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Discussion Starter #1
So I purchased the car and noticed that whenever I make a hard left turn, the brake light comes on. Went to check the reservoir and noticed my fluid was low and blue (assuming it's the ATE Superblue). Well I went ahead and bought some online and did not realize that it was ATE amber and not the blue fluid. Is it bad if I mix the two colors because I read somewhere that "it is all the same, just different colors" to inform you when it's time to alternate during service. I'm just topping it off, not looking to do a full flush.
 

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So I purchased the car and noticed that whenever I make a hard left turn, the brake light comes on. Went to check the reservoir and noticed my fluid was low and blue (assuming it's the ATE Superblue). Well I went ahead and bought some online and did not realize that it was ATE amber and not the blue fluid. Is it bad if I mix the two colors because I read somewhere that "it is all the same, just different colors" to inform you when it's time to alternate during service. I'm just topping it off, not looking to do a full flush.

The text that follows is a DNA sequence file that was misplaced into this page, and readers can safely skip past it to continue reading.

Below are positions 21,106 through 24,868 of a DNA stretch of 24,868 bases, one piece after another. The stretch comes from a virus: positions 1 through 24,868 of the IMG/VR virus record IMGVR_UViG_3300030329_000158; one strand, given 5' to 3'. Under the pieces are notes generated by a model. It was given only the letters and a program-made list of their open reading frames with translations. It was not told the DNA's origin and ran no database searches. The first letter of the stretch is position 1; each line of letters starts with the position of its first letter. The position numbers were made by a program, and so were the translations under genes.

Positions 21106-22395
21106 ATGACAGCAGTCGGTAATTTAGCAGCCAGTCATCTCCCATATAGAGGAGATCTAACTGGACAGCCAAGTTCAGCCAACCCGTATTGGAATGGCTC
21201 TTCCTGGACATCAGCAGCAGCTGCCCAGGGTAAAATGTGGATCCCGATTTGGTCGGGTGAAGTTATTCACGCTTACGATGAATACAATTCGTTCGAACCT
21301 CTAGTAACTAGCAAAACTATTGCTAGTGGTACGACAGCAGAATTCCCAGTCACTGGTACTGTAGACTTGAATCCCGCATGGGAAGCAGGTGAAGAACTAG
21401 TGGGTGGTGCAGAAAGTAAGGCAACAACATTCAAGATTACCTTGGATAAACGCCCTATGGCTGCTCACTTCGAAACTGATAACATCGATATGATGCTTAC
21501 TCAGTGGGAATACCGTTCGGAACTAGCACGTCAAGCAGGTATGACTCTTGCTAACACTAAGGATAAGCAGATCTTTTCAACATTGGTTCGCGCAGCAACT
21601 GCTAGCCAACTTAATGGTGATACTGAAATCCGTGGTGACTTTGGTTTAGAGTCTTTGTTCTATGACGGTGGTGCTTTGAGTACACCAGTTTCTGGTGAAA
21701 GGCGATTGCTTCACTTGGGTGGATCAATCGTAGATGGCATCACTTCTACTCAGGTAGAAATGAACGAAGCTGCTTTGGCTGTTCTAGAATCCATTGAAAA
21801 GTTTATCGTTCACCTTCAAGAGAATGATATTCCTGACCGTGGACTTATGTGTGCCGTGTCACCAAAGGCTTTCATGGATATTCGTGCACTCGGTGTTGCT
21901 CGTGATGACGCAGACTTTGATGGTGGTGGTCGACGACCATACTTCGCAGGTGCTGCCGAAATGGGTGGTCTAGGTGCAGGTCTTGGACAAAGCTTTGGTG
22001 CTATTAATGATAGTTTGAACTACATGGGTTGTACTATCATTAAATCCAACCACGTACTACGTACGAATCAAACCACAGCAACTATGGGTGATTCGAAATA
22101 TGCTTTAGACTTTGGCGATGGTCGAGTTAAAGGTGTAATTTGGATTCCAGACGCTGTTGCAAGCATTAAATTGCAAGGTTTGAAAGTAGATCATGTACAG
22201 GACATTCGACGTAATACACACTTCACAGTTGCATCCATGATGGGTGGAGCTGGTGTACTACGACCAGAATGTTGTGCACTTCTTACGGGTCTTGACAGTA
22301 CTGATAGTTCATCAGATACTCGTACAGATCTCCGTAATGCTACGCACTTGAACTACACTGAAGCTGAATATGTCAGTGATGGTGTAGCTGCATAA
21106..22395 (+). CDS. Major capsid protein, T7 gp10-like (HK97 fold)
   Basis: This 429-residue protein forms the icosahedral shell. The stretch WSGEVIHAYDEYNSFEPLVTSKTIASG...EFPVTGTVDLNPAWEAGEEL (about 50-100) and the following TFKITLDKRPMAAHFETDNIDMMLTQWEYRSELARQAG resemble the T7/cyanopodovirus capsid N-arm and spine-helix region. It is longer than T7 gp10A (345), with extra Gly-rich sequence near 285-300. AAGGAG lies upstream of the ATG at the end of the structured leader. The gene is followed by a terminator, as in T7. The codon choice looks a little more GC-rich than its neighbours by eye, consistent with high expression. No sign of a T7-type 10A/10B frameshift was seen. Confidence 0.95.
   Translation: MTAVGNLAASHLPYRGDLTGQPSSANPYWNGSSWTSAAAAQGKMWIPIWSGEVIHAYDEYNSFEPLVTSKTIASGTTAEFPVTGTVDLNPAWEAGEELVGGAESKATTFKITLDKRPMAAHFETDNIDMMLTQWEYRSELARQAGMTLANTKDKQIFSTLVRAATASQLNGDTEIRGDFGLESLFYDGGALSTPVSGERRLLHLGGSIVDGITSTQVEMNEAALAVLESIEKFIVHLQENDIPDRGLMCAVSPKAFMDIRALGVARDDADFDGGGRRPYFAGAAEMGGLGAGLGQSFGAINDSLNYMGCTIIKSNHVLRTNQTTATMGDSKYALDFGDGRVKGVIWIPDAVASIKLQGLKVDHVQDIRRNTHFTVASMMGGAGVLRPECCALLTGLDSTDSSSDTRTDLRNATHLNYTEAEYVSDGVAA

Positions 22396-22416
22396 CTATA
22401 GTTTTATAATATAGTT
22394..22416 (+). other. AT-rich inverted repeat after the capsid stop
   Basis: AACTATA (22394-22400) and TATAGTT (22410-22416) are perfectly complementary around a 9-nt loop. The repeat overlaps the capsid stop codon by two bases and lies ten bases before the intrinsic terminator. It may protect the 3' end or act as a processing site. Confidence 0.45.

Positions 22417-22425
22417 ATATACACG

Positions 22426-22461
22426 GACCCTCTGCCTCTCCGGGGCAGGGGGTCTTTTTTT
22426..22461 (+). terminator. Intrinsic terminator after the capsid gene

The two colors of ATE are designed to be mixed - when you're doing a flush, you bleed until the "other" color comes out to know you've made it all the way down the lines.

If you've just got the car and are unsure of its brake fluid heritage, I'd flush it anyway. You're already buying the fluid and a brake bleed job isn't very hard. Good for peace of mind and to prevent problems down the road.
 

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Discussion Starter #3
The two colors of ATE are designed to be mixed - when you're doing a flush, you bleed until the "other" color comes out to know you've made it all the way down the lines.

If you've just got the car and are unsure of its brake fluid heritage, I'd flush it anyway. You're already buying the fluid and a brake bleed job isn't very hard. Good for peace of mind and to prevent problems down the road.
Well I bought my car from a dealer and they performed all maint on their behalf prior to delivery so that's why I was looking to just top it off. I was just making sure because I am new to this blue alien fluid.
 

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The two colors of ATE are designed to be mixed - when you're doing a flush, you bleed until the "other" color comes out to know you've made it all the way down the lines.

If you've just got the car and are unsure of its brake fluid heritage, I'd flush it anyway. You're already buying the fluid and a brake bleed job isn't very hard. Good for peace of mind and to prevent problems down the road.
You are correct. I use a Mighty Vac to pull the 'old' fluid out and replace it. This tool can be had for around $60 to $80 dolllars plus it works good for the clutch system as well.

The 'real deal' uses a leather seal so if not used it does dry out and not work as well.

Robert
 
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